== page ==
Editorial Notes

Sri Lanka's state of emergency: Dawn

The paper says the international community must help Sri Lanka keep its economy solvent so that the state does not collapse.

Demonstrators set fire on the house owned by minister Sanath Nishantha in Arachchikattuwa, Sri Lanka, on May 9, 2022. PHOTO: REUTERS

ISLAMABAD (DAWN/ASIA NEWS NETWORK) - Nearly two months since demonstrators took to the streets of Sri Lanka to protest their government's handling of the economic and political crises, there are no signs of the island nation emerging from its troubles.

In fact, the country's beleaguered president has declared a state of emergency for the second time in the country since the protests began, giving security forces sweeping powers against demonstrators. The prognosis is indeed grim, with foreign exchange reserves dwindling to dangerously low levels, while the country's finance minister says economic instability is likely to last two more years.

All of this, of course, will do little to soothe the anger of the Sri Lankan people, who have been putting up with painful food, fuel and medicine shortages, as well as lengthy power cuts.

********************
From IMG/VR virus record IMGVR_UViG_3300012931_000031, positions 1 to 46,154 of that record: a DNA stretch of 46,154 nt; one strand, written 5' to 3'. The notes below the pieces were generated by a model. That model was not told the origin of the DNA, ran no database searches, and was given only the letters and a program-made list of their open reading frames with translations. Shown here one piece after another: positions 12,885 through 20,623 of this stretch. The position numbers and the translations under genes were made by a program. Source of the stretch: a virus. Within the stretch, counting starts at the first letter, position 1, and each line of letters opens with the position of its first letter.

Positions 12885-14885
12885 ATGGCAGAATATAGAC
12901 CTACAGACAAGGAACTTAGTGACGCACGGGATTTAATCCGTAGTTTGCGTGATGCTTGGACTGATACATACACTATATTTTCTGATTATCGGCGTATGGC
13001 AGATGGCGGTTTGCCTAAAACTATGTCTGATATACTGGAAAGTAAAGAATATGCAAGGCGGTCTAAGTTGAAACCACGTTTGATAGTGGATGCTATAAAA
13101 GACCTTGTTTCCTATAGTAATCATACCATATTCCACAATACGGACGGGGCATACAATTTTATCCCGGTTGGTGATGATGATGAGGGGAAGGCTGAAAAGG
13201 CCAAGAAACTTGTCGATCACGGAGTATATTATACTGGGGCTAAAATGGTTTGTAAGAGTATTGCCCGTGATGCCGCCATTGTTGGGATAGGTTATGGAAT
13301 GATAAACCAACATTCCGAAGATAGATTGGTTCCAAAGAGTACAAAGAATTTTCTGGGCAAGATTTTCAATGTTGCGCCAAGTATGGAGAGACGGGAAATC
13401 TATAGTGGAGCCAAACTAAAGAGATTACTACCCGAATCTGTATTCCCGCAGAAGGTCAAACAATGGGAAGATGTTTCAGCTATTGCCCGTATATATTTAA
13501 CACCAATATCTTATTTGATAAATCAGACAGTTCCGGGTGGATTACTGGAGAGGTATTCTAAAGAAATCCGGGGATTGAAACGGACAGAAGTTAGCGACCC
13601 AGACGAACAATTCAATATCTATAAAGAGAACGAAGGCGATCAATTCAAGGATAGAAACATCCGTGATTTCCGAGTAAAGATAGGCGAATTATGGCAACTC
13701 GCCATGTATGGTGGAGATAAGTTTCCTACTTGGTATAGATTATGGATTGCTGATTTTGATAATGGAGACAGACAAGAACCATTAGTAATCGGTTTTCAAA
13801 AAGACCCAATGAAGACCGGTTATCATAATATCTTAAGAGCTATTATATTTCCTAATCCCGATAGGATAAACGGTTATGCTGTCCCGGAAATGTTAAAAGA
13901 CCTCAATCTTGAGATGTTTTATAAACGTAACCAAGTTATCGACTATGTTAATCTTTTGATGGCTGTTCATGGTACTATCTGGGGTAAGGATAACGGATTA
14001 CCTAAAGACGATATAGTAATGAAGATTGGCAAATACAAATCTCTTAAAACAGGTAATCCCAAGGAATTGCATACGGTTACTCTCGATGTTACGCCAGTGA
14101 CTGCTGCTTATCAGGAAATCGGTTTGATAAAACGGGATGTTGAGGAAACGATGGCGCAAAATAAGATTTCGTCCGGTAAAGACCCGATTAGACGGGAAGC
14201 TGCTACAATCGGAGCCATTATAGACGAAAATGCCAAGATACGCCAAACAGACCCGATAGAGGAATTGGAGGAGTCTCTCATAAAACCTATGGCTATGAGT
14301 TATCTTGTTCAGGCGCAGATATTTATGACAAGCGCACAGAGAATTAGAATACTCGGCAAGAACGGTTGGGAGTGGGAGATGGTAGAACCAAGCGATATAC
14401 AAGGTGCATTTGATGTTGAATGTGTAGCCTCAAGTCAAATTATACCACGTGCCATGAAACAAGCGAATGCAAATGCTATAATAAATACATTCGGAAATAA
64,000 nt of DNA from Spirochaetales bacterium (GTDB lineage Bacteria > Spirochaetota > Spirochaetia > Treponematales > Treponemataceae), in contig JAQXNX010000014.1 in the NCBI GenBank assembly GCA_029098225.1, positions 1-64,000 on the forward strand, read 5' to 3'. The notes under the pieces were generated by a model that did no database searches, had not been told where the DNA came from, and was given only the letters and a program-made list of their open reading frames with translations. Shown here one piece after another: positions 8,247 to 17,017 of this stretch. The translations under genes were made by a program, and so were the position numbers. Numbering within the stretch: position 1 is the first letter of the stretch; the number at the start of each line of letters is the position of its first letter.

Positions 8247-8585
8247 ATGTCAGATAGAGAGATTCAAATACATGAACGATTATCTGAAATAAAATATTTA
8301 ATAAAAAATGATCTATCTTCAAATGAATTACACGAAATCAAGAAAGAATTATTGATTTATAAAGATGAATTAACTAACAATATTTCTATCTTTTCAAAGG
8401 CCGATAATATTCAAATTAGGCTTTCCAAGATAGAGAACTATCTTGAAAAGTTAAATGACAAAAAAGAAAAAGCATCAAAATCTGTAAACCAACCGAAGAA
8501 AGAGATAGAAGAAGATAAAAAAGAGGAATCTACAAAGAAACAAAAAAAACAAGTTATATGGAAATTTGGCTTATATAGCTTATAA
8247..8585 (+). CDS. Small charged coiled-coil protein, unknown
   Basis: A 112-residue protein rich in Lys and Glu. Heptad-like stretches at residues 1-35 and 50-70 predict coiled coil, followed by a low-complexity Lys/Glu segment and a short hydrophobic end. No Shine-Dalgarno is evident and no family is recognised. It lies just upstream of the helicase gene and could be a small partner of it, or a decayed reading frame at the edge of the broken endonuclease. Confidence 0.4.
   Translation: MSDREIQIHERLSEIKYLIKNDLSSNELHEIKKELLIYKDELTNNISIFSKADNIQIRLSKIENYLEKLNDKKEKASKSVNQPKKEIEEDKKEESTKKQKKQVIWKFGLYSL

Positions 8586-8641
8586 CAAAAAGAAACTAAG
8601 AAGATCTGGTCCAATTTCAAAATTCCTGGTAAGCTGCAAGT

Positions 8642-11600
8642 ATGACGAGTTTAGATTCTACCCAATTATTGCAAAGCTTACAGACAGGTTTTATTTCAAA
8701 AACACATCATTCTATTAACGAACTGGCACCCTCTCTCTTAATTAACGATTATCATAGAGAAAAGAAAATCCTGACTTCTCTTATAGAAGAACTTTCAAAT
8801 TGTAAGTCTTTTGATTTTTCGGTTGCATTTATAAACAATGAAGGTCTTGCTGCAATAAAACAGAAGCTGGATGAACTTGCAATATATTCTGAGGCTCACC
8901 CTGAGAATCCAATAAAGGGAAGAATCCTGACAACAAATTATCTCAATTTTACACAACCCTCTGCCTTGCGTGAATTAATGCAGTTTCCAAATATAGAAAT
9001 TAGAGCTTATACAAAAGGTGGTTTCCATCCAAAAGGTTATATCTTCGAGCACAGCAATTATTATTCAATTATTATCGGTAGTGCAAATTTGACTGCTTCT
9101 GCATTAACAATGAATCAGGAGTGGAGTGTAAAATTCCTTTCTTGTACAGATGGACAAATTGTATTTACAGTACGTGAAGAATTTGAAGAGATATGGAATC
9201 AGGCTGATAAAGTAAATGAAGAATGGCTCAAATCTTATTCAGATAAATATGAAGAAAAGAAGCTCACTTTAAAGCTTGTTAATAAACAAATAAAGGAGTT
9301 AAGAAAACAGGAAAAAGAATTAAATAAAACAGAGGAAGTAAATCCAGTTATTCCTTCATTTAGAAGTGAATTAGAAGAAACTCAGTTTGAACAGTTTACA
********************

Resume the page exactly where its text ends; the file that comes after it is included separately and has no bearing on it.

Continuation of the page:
The crisis has been exacerbated by Covid-19, which battered the tourism-dependent Lankan economy, while protesters say the concentration of power within the Rajapaksa family has only made a bad situation worse. That is why the protesters, coming from various walks of Sri Lankan life, are united in their call for President Gotabaya Rajapaksa to leave office.

While maintaining order is imperative for the government, the demonstrators have an equal right to peaceful protest, especially in such trying circumstances.

Instead of clamping down on protests, the Sri Lankan state must keep the channels of dialogue with the citizenry open and assure the public that everything possible is being done to help them weather the storm.

While the world is going through a period of great uncertainty, principally due to the Ukraine war, the international community must help Sri Lanka keep its economy solvent so that the state does not collapse. Emergency funding needs to be arranged so that there is no stoppage in the supply of essentials such as food and fuel.

The path to economic recovery will be a long and hard one, but political stability and transparency on the part of the state are required to help pull the island out of the morass.

  • Dawn is a member of The Straits Times media partner Asia News Network, an alliance of 23 news media organisations.

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